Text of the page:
A visit to the National Training Academy (NTA) is a journey to the future, where modern administrative and leadership concepts are being formed. Since its inception in 2015, the NTA has been working to empower the country’s system with updated methods in policy-making and management, modernising in the process the traditional concepts of public administration.
Egypt has had a public administrative system since its establishment. Despite its long history and skills acquired, it has also aged, becoming an obstacle to coping with the latest developments. This old and overgrown system has been resisting change. It has become a challenge and a stumbling block for creative thinking to modernise the country.
The NTA’s mission is focused on "thinking, learning and creating." It starts with thinking about our challenges, learning about the different perspectives of the issues at hand, and providing efficient cadres capable of offering creative solutions. This is the shortest way to modernise the system.
The comprehensive studies launched by the academy on issues such as climate change, the environment, the economy and the current trade wars are creating the new leaders in the administrative system. Managers and executives are not only trained on how to administer their duties. Their training includes watching plays, listening to music, reading literary works, and practising sports. This image of a manager is totally different from the stereotyped features of our administrators who are grim and narrow-minded, and insist on applying the rules through crippling the system. And, lest we forget, there are also the hundreds of stamps and signatures that are required to decorate an application.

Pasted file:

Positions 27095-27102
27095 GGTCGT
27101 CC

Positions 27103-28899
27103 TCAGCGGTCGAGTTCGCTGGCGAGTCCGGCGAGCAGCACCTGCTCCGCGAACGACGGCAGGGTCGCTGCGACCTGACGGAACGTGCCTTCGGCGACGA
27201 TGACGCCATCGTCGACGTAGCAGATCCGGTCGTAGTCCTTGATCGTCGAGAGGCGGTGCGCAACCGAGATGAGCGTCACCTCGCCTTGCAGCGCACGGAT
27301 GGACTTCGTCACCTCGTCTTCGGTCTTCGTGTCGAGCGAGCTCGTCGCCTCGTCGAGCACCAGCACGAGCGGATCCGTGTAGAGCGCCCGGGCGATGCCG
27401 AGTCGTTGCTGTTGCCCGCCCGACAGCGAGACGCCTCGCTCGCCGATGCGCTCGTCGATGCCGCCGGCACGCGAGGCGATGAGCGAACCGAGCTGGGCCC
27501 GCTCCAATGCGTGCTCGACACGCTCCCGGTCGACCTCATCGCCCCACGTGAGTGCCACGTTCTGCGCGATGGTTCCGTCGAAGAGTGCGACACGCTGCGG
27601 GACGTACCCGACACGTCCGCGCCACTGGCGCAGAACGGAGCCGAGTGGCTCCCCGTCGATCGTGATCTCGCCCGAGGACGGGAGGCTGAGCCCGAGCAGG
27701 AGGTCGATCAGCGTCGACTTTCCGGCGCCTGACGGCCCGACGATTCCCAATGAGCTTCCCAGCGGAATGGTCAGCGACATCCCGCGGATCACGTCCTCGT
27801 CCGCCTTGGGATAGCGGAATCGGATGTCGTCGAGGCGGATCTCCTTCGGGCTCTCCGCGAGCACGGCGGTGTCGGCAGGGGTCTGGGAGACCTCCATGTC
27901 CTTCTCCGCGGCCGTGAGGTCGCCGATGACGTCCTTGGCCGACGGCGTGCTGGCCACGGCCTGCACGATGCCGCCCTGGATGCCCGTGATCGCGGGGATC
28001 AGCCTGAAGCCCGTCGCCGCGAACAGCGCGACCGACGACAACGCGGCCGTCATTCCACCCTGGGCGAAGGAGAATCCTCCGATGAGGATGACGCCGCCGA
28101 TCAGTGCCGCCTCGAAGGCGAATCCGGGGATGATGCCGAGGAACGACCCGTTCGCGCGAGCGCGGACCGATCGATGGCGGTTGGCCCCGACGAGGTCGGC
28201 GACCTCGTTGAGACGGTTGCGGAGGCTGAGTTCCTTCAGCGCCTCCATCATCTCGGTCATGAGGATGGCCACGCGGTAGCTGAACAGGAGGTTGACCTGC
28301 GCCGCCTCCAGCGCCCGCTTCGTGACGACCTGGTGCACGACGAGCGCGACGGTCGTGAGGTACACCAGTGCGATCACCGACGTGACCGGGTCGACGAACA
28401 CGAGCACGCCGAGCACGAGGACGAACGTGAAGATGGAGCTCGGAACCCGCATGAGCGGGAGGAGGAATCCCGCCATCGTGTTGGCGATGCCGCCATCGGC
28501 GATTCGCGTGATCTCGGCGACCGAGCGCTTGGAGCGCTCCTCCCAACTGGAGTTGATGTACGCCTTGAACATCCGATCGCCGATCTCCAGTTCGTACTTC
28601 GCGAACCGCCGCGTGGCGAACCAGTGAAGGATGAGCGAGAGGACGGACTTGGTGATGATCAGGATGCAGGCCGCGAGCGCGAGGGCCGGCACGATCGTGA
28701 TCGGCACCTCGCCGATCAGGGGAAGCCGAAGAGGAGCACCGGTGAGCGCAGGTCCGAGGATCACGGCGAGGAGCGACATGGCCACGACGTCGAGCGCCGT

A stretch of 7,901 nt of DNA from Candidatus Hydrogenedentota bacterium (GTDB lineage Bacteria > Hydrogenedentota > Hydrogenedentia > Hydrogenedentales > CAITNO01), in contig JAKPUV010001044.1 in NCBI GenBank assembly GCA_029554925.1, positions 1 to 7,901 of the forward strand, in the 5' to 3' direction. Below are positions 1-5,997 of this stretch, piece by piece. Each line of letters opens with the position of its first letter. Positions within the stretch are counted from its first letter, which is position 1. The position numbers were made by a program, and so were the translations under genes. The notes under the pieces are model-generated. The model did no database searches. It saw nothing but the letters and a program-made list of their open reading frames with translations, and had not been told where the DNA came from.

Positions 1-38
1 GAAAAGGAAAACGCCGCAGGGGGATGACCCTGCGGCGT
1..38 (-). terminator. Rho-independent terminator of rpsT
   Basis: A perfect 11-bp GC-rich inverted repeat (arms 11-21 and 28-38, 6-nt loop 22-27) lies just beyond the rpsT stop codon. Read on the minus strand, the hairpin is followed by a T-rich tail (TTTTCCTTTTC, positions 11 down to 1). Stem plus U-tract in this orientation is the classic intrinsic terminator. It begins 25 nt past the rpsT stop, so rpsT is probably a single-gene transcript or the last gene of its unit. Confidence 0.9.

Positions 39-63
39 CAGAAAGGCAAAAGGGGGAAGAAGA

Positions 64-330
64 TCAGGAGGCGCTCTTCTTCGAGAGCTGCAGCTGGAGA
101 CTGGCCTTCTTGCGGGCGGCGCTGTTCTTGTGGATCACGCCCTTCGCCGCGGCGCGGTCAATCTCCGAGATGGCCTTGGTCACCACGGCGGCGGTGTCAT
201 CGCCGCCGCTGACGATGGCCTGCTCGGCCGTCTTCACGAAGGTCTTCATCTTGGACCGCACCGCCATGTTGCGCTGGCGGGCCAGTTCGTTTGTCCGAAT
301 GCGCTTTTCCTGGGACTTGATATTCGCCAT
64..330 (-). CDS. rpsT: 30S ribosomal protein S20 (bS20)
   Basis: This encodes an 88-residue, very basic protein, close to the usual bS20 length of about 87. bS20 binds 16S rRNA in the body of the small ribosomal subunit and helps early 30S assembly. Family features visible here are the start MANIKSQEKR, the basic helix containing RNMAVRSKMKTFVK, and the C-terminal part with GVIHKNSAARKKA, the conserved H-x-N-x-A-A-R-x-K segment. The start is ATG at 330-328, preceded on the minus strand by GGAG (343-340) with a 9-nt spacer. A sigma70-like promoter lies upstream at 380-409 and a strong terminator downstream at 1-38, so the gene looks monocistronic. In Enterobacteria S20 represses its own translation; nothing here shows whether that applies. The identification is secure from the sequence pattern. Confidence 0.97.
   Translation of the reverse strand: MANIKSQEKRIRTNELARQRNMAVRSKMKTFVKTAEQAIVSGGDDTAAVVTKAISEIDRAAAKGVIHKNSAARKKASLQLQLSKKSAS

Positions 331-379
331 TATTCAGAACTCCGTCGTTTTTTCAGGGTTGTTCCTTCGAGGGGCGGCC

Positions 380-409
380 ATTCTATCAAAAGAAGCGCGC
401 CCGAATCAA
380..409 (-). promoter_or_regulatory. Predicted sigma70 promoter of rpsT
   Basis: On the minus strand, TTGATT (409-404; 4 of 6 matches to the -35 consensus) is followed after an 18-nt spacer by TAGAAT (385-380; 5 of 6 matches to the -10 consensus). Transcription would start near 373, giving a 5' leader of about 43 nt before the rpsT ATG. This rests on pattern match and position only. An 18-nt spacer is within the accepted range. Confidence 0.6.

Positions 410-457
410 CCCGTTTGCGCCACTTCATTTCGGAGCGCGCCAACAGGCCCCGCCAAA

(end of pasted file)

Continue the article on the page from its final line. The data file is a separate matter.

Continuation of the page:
The NTA director, Rasha Ragheb, presented a thorough understanding of the academy’s mission. She knows the academy is a catalyst for human development and that human capital is a nation's most valuable asset. The academy is thus seen as a means to prepare individuals who can fully integrate into the region while maintaining their Egyptian identity.
The challenges of renovating the administrative system and the heavy burden of moving towards a new phase where Egyptians are empowered by the modern tools to cope with the future have come to the forefront of the academy’s agenda. The academy has a distinguished team of experts whose main achievements have been spreading positive energy and designing well-planned programmes for the different types and age groups of the administrative corp. However, it is the youngsters who want more than to learn the technology and have the desire to venture into new worlds of creativity that has been the academy’s real mission. They will bridge the gap between the old and the new, and the academic vision as introduced by the NTA will help them access through the doors of modernity.
Many of the academy’s graduates are now assisting ministers and governors and occupying leading posts. Those still being trained are fully aware of the global challenges and sciences. The academy’s programs cope with the international standards that facilitate the learning process and promote the desire to learn more.
The academy came to being as one of the recommendations adopted at the youth forums annually attended by President Abdel-Fattah El-Sisi. The positive interaction between the president and the young people was behind the establishment of the academy. Trainees from all over the country are now part of an ongoing process to reach out to the people from Upper Egypt to Siwa and from the Mediterranean to the Red sea. This is a new spirit that will be injecting fresh blood into the system and will make our dreams come true.
*The writer is the editor-in-chief of Al-Ahram daily newspaper